Interreligious and intercultural education means learning about the faiths and cultures of others, including through dialogue and exchange. It takes place in many forms across the globe, as part of disciplines including citizenship education, peace and values education, social studies and history. It occurs in confessional and non-confessional contexts, in formal and non-formal education. It builds intercultural competencies, preventing stereotypes and discrimination.
The current culturally diverse models of interreligious education have the power to support social cohesion and peaceful coexistence. KAICIID’s work in this field draws upon a rare and specialized expertise base in interreligious and intercultural dialogue training and skills as a pillar of lifelong learning.
KAICIID’s Image of the Other Programme began with a focus on building accurate representation of religious and cultural diversity through interreligious and intercultural education. KAICIID connects researchers, practitioners, educators and policymakers to each other to share case studies and methods successfully used in intercultural and interreligious education in all world regions to promote diversity. The programme supports the exchange of ideas and approaches, serving as a platform for public outreach, sharing best practices, ideas and materials trans-regionally.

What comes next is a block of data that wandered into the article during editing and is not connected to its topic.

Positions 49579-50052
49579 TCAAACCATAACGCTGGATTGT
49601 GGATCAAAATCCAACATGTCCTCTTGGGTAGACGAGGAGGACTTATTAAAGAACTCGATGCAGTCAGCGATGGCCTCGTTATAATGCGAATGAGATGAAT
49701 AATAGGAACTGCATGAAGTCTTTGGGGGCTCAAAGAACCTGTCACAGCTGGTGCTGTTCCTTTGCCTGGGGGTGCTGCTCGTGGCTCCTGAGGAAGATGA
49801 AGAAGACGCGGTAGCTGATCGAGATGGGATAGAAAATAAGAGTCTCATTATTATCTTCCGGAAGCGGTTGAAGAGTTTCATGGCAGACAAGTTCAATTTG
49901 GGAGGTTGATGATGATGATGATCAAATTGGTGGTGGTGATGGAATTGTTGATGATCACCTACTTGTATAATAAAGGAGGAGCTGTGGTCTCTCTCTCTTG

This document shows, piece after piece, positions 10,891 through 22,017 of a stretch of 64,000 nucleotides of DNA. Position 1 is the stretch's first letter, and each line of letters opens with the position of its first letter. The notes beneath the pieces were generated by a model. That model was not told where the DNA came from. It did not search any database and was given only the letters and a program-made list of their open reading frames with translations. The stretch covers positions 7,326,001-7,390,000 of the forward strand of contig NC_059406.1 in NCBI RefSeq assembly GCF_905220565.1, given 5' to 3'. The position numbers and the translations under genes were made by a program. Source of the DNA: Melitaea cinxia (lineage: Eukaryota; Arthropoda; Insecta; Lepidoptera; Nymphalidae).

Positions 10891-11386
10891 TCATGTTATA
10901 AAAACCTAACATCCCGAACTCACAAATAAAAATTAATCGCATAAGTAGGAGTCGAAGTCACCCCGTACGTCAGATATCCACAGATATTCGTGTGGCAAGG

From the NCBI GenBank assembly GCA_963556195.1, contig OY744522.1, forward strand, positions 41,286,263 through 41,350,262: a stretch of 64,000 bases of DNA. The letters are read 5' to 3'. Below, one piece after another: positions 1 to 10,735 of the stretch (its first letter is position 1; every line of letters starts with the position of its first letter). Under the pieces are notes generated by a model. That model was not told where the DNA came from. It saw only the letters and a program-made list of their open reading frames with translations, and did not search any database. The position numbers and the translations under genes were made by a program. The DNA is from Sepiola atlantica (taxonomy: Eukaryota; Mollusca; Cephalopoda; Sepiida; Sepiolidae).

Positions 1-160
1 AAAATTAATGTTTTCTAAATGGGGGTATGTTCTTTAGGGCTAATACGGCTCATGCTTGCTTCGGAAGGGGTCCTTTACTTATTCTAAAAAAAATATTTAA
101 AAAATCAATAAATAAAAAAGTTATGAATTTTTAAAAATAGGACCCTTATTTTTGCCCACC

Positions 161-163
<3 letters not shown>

In the first year of the programme, KAICIID held four regional conferences to survey practitioners and gather best practices and recommendations that were then presented at the KAICIID Global Forum in November 2013. In 2014, a programme was developed that implemented these recommendations, featuring three distinct approaches:
A direct result of the recommendations from KAICIID’s 2013 Image of the Other in Education programme, the KAICIID Policy Network (KPN) is a platform for experts and governmental focal points (education, religious affairs and integration ministries) to discuss interreligious and intercultural education in formal and non-formal education. The focus includes interreligious education, curriculum development and evaluation tools, teacher training and new e-learning resources.
The first of its kind, the KPN is designed to fill a gap by supporting education policymakers, curriculum developers, supervisors and evaluators in their efforts to promote accurate representations of which supports and cross-cultural understanding. The network provides sustained dialogue and information sharing; peer advising and technical assistance; professional development and maintenance of professional relationships among network members.
Through private working meetings, policymakers and education experts from international organizations and academia share information, build institutional memory and expertise, enhance communication and better increase awareness and understanding of different types of approaches in and across diverse national contexts. The KPN is a cross-border community committed to interreligious and intercultural education.
Jonathan Even-Zohar, EUROCLIO Director